I like to think that the forest industry has perhaps bottomed out in terms of job losses. In my riding of Thunder Bay—Rainy River, in Fort Frances, the mill closed two years ago and is now going to be completely shuttered, and these losses still continue. In fact. in northern Ontario, if I remember my figures correctly, we lost 44,000 forestry jobs. That was more than half the forestry jobs that we had in northern Ontario. It was a huge loss. That is one of the reasons I am supporting this bill at second reading.
It is important to note that in Canada the national codes, the federal codes, allow for the safe use of wood while providing occupants appropriate protection from fire, earthquakes, or storms, so if people are thinking that wood will not do the job that concrete will do, for example, they should know that it can do the same job.
A bill with these amendments that I was talking about would just make sure that when there is a federal building project, wood would be considered. The bill is not binding. The purpose is really to establish that wood is one of the options available and should be considered.
Annual sales of Canadian forest products are about $57 billion and represent about 12% of Canada's manufacturing GDP. Even with these huge job losses across the country, the forestry sector is still one of the country's biggest employers. It has activities in more than 200 forestry communities. Many of them are in northern Ontario, but others stretch right across Canada. Two hundred communities depend on forestry to provide their tax base, to provide employment, and to make these communities vibrant.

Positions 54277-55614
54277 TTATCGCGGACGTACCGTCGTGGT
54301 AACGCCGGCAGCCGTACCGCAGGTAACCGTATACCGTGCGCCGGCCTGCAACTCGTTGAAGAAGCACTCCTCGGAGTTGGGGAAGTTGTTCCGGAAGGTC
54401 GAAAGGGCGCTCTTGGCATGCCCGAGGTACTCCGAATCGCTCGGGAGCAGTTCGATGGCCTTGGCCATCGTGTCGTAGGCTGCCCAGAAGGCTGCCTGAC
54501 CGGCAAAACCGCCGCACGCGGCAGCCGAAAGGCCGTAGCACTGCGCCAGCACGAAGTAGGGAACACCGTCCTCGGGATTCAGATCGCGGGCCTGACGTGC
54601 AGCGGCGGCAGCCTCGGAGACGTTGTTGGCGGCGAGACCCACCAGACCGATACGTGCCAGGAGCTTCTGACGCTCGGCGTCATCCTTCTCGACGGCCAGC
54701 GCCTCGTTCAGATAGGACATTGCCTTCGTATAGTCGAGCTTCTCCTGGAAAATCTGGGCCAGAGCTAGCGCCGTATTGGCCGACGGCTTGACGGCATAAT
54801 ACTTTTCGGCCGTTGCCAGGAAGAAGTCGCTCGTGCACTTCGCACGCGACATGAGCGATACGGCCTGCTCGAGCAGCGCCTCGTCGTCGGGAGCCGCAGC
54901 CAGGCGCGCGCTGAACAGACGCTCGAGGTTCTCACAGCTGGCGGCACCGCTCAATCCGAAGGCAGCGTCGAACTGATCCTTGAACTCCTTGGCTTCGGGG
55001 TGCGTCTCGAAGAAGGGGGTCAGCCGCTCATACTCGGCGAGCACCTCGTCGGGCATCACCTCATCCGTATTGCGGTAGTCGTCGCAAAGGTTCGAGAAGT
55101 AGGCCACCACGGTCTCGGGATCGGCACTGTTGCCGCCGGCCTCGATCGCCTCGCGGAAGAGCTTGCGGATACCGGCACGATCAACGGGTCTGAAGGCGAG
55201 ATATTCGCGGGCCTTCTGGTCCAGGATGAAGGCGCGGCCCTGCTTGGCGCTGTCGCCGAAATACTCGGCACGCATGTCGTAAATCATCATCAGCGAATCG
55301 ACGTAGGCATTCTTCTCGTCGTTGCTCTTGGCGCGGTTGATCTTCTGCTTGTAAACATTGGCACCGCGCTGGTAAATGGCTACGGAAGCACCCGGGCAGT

I want to talk about Quebec very briefly. The wood charter has been adopted so that managers of public projects can systematically evaluate the option of using wood in producing a comparative analysis of the greenhouse gas emissions of materials. I think it is important to note that wood compares favourably with other building materials, such as steel and concrete, which consume 26% to 34% more energy and emit 57% to 81% more greenhouse gases than wood. As well, on average each cubic metre of wood captures one tonne of carbon dioxide from the atmosphere.
We can think of it in environmental terms. I talked about cost and I talked about environmental terms, and wood just simply makes sense.
It is important for us in this place to show that we support forestry workers right across this country and that we support the use of local products, provided these products comply with the standards in effect across this country. We want the government to make judicious choices by giving consideration to life cycle and cost analysis when considering wood.
By the way, the government already has a policy on leadership in energy and environmental design. It is called LEED certification. It is a rating system recognized as the international brand of excellence for green buildings.
In any number of areas, the use of wood is something that should be considered. I will be supporting this bill at second reading, hoping to get it to committee where we will see an amendment or two that will make this bill even better and perhaps more palatable in this place. I will be following this bill very closely and, quite frankly, so will Canadians in 200 forest communities right across this country.